The most sensational, inspirational, celebrational, Muppetational?

by Shannen W. Coffin

I have often — and even recently — noted my fondness for Kermit and all things muppety in this space.  Jim Henson’s sudden death from a bout with pneumonia which he unfortunately left untreated still feels like a great loss.  So suffice it to say, I looked forwarded to the release of the new movie The Muppets as much as any father of three with a good excuse to stand in line early for its release (“It’s for the kids.”).  Why I might have thought it advisable to wake the kids from a deep slumber to take them to the midnight debut of the flick this morning, however, may be a question only Dr. Bunsen Honeydew could answer. 

The verdict?   It’s not the most sensational, inspirational, celebrational, muppetational muppet movie of all time (the original Muppet Movie gets that award), but it’s worth the 10 bucks, if you temper your expectations.  Mostly family fare, though writer Jason Segal (of Forgetting Sarah Marshall and similar ilk) naturally worked some more, shall we say, colorful gags into the flick.  Especially noteworthy on that front is a cross-dressing Miss Piggy “impersonator” in a Muppets tribute group with which Fozzie is found working in Reno (that particular gag fell flat, as the pig was boorish and a boring brute).  The “plot,” as it were, is thin gruel typical of kids flicks these days — an evil oil baron is going to tear down the Muppet theater to drill for oil in Hollywood, that noted oil field, and the muppets have to do one last show to save the theater.  (The evil oil corporation is a growing cliche of these movies — summer toon Cars II had some sort of oil company-is-going-to-destroy the world plot as well.  Even a little imagination by Hollywood writers would go a long way.).  Some pretty good musical numbers and original songs – especially Kermit’s “The Pictures in My Head,” a sentimental ballad that plucks hard on the heart strings.  Some other felt a bit forced, but mostly amusing.   Overall, it felt as much a The Muppet Show infomercial than anything.  But that’s not necessarily a bad thing, since the show was must-watch fare for much of my generation.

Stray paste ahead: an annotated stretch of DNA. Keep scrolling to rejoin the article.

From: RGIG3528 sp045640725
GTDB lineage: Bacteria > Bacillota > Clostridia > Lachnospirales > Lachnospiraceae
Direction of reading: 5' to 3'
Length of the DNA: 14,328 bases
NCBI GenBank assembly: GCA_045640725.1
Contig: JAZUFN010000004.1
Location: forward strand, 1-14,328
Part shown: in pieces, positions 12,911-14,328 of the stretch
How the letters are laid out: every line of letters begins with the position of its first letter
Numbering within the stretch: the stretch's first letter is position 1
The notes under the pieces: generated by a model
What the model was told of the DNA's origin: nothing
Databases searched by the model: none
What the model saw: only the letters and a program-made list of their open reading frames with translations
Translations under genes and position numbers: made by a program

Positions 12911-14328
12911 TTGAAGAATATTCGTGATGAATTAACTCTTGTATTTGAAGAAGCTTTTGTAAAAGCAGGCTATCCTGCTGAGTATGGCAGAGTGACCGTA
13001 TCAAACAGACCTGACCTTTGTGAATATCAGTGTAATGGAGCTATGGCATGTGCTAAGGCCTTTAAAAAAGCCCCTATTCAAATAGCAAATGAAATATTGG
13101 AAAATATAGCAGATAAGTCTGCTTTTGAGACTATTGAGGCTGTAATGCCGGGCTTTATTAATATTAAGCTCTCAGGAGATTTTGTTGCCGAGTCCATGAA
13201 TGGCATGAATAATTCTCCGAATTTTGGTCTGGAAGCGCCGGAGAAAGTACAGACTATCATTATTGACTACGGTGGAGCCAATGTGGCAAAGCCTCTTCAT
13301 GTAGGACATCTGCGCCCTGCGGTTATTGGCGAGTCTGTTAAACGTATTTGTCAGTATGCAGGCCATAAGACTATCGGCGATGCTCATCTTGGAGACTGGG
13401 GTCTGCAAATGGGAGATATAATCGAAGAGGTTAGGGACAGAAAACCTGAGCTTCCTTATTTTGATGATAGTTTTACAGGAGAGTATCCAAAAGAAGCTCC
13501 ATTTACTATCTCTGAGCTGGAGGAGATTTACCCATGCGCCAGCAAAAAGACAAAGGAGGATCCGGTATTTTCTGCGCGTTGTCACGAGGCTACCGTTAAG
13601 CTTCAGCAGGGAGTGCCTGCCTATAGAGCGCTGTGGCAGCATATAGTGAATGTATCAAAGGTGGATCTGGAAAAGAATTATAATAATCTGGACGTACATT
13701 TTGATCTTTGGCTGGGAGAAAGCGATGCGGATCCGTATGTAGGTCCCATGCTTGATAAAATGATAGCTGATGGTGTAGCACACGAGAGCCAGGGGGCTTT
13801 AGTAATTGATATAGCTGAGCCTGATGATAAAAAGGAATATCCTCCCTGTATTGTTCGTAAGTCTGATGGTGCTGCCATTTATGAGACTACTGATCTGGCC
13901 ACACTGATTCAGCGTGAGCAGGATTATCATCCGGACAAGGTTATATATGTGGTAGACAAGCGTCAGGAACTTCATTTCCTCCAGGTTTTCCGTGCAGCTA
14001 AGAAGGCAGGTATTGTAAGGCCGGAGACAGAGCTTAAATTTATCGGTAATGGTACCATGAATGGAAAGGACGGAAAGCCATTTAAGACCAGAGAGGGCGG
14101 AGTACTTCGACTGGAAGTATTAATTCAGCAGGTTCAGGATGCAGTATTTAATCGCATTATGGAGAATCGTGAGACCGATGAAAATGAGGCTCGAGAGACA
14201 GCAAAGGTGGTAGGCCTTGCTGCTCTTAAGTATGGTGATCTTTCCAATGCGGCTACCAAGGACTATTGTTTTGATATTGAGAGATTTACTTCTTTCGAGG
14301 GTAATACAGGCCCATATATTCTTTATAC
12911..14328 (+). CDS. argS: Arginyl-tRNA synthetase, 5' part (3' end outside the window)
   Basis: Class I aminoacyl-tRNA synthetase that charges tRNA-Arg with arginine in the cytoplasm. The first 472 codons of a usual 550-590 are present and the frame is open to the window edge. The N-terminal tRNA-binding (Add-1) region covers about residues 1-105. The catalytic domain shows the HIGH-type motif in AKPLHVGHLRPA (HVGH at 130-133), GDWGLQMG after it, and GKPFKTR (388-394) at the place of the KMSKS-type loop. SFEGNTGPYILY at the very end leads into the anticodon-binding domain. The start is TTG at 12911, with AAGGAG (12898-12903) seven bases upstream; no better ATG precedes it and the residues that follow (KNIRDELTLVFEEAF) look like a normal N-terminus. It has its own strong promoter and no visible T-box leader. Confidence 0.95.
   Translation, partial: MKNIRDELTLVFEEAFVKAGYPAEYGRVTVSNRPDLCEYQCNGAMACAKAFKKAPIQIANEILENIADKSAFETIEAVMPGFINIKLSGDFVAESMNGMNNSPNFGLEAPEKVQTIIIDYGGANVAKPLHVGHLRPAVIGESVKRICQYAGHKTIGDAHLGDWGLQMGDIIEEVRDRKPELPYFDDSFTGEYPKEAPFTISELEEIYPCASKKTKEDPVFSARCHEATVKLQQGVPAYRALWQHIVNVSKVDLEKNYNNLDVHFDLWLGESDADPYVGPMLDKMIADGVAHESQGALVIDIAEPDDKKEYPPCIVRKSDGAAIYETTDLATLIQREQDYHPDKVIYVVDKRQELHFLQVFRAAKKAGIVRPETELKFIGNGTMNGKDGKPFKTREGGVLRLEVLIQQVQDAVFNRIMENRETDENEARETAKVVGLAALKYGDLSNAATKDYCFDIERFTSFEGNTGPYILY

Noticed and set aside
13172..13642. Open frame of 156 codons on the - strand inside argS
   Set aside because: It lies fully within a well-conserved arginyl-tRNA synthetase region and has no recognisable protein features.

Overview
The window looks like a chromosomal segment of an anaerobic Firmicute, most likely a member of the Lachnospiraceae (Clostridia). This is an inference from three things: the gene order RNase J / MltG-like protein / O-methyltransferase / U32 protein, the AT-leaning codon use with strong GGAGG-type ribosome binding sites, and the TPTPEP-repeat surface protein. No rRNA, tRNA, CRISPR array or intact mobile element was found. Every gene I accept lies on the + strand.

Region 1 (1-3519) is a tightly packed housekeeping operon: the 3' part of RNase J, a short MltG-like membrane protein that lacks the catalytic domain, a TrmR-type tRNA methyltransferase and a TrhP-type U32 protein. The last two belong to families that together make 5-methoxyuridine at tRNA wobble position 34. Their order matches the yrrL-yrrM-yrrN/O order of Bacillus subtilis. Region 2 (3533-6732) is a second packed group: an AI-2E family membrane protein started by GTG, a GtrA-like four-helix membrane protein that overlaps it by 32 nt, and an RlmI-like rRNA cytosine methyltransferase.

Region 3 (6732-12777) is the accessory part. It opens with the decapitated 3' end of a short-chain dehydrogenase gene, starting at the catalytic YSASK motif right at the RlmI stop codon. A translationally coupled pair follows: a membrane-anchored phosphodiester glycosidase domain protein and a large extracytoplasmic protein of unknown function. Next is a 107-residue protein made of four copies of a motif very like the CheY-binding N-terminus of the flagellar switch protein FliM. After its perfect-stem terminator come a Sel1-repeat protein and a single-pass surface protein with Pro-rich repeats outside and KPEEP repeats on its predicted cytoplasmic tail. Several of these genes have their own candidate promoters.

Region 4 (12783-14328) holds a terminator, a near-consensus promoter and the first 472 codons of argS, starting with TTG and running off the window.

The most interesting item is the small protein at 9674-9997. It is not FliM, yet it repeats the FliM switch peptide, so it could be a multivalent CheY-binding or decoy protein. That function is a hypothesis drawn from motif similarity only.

It’s apparently been more than a decade since the Muppets made a movie, though in my household those movies — and the original shows — are on all the time, so they weren’t necessarily missed.    The Muppets ranks somewhere above Muppets from Space and The Great Muppet Caper, but behind The Muppets Take Manhattan and well behind The Muppet Movie.  It’s breezy and light, which you would hope for a movie like this, and entertaining for kids of all ages and muppet experience.  It’s a “go see,” but no need to rush out to the midnight showings. 

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